Video: FA Cup glory in eye of lifelong Hull City fan - at age of 91

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FA CUP glory is beckoning for this lifelong Tiger – more than eight decades after victory was cruelly snatched from his clutches.

Diehard Hull City fan Sherard Pearson was but a small boy teetering on his tiptoes when he witnessed the first-leg of the club’s first ever FA Cup semi-final against Arsenal at Elland Road back in 1930. When the Gunners went on to lift the trophy that year it provided the first dose of football heartache which comes with the territory for Tigers fans.

92-year-old Hull City fan Sherard Pearson. Picture by Jonathan Gawthorpe

92-year-old Hull City fan Sherard Pearson. Picture by Jonathan Gawthorpe

But in a show of his unflinching faith in the boys in black and amber the 91-year-old has put his confidence in today’s team, the first Hull side to reach an FA Cup Final, to realise his boyhood dream.

He is making the trip to Wembley today for what he predicts will be a 2-1 victory to Hull to finally settle the score with Arsenal.

Mr Pearson, who lives in Hull, said: “I really think we can do it this time. I guess it will be 2-1 to Hull.”

The grandfather has enjoyed local celebrity status in his home city since the FA Cup magic was sprinkled on the city.

92-year-old Hull City fan Sherard Pearson

92-year-old Hull City fan Sherard Pearson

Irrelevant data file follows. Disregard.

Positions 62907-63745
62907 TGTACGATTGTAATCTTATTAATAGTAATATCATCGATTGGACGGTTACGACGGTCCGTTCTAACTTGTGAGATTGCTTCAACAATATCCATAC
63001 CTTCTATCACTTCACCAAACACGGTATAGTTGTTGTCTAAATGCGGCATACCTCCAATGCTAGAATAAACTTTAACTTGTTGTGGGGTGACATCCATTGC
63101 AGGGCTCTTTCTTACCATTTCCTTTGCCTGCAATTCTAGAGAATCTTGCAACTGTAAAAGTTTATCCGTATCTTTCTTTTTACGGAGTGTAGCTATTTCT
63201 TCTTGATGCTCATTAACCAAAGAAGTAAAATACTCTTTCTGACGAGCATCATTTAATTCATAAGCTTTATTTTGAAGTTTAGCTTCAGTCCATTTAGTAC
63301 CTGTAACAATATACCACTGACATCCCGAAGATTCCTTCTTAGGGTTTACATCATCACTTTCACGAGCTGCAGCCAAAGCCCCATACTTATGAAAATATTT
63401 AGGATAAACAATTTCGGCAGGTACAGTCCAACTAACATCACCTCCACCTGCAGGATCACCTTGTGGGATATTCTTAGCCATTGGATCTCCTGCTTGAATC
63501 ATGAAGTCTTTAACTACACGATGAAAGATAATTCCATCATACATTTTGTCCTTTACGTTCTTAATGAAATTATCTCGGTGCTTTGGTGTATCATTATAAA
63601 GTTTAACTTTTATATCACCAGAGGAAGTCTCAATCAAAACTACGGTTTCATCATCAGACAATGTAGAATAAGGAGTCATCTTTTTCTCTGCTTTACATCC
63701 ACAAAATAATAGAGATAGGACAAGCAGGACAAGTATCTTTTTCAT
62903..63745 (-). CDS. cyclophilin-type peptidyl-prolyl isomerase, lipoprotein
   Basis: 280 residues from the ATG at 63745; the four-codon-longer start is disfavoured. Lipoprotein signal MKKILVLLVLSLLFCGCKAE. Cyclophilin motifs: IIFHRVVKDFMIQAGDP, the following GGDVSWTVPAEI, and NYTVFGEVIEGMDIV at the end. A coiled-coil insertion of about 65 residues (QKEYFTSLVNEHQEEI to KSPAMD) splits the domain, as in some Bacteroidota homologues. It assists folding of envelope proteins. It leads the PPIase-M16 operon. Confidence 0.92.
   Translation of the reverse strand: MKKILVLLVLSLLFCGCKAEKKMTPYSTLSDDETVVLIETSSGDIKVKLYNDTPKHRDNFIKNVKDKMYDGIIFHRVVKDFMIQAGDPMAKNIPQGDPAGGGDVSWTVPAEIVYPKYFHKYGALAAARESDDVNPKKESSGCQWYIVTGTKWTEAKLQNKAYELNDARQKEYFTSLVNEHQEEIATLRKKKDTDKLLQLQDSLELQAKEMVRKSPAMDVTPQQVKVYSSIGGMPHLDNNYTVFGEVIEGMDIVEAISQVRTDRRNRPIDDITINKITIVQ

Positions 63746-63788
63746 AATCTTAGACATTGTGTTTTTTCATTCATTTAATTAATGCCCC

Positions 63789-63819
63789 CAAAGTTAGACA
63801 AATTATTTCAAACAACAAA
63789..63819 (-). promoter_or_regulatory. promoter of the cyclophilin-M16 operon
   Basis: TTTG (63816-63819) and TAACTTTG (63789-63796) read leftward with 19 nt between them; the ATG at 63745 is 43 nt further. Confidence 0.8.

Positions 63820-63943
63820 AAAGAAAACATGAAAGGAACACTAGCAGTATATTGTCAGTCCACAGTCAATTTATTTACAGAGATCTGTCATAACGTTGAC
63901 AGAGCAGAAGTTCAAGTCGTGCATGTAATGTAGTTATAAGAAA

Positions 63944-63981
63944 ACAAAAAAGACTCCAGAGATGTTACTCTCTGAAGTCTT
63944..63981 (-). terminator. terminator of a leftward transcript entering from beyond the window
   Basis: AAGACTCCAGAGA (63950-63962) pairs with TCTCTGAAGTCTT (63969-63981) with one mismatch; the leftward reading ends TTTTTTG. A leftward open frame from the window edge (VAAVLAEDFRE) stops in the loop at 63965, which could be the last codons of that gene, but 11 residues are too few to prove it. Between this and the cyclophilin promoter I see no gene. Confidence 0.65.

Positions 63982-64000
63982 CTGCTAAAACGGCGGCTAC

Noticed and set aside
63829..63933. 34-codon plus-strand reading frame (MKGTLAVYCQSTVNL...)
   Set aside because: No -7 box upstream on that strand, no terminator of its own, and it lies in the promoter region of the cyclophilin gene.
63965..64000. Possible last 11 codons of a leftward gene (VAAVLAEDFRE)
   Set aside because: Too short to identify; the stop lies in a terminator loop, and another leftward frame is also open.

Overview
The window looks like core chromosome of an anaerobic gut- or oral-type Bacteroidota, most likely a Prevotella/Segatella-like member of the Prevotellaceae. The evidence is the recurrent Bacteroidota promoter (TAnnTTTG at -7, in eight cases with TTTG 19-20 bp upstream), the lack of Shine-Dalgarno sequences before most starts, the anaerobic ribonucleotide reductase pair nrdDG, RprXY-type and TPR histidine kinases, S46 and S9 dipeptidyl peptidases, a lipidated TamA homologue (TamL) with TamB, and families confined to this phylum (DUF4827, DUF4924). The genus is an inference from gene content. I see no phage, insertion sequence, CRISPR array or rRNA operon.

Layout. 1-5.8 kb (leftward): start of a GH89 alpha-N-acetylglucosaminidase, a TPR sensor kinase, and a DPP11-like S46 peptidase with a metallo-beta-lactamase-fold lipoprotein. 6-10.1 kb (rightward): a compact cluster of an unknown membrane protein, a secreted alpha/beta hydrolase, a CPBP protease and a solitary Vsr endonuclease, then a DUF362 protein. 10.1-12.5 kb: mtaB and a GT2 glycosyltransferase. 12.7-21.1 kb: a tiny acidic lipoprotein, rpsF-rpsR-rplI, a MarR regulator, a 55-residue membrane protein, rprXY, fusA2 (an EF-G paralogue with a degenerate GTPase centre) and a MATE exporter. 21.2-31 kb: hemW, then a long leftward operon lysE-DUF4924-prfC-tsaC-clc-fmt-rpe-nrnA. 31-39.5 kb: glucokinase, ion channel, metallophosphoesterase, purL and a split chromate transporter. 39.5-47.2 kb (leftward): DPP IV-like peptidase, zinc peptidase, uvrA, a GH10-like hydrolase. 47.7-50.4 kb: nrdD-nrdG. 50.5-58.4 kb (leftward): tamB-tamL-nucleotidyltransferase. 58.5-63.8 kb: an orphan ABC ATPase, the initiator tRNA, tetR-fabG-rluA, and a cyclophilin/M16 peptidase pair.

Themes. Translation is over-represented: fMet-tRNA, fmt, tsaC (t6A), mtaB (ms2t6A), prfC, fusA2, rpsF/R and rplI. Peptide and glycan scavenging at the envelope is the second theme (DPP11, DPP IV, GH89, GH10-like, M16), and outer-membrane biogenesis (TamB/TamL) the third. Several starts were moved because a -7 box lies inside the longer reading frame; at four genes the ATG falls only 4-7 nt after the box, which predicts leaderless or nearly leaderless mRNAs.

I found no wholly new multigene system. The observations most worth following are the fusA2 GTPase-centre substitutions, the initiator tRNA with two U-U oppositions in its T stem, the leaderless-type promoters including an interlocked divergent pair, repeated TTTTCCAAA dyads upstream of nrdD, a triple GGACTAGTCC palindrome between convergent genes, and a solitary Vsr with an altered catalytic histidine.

When they reached the semi-finals, Hull City manager Steve Bruce made a public pledge to pay for the ticket of any fan who had been at the game 84 years ago.

The appeal was spotted by Mr Pearson’s grandson and fellow Tiger Dan Aitchison, aged 24.

He said: “Granddad says he was only young but he does remember. He always says Hull were robbed in that match and they should’ve beaten Arsenal.”

When Mr Aitchison shared his grandfather’s story and the Hull boss stayed true to his word and they enjoyed a free day out at the semi-final. Hull’s subsequent victory over Sheffield United providing the icing on the cake.

Mr Aitchison, also of Hull, said: “Everything seemed like a blur in the build-up we got a bit of a rush when we got in to Wembley. It was pretty good being sat with him, looking around and taking it all in.”

While many of the 25,000-plus expected to make the journey to London would no doubt profess to be Hull’s biggest fans, few can boast as deep a connection with the club as Mr Pearson. It was Hull City which brought together the former rail worker and wife Sylvia, aged 82. He came to her rescue when she was stranded at Sheffield Wednesday’s ground when her Hull supporters’ coach left without her following the away tie with the Owls.

Their love of the club has filtered down through daughter Christine and to her son Mr Aitchison, who will be by Mr Pearson’s side at the big game praying for a repeat of the semi-final win. He said: “Football is in my family. We’re all Hull fans –except my dad who supports Liverpool for some reason. I was a ball boy when I was younger.

“My grandad says it will be 2-1 but I’m probably a little bit more pessimistic.”

Mr Aitchison’s mother and grandmother will be watching the game at home. His brother Phil, 29, is said to be ‘gutted’ he cannot make it owing to work commitments.

Mr Aitchison said: “It’s going to be dead in Hull. If you want to go shopping and avoid the queues, I’d say today is the day to do it.”

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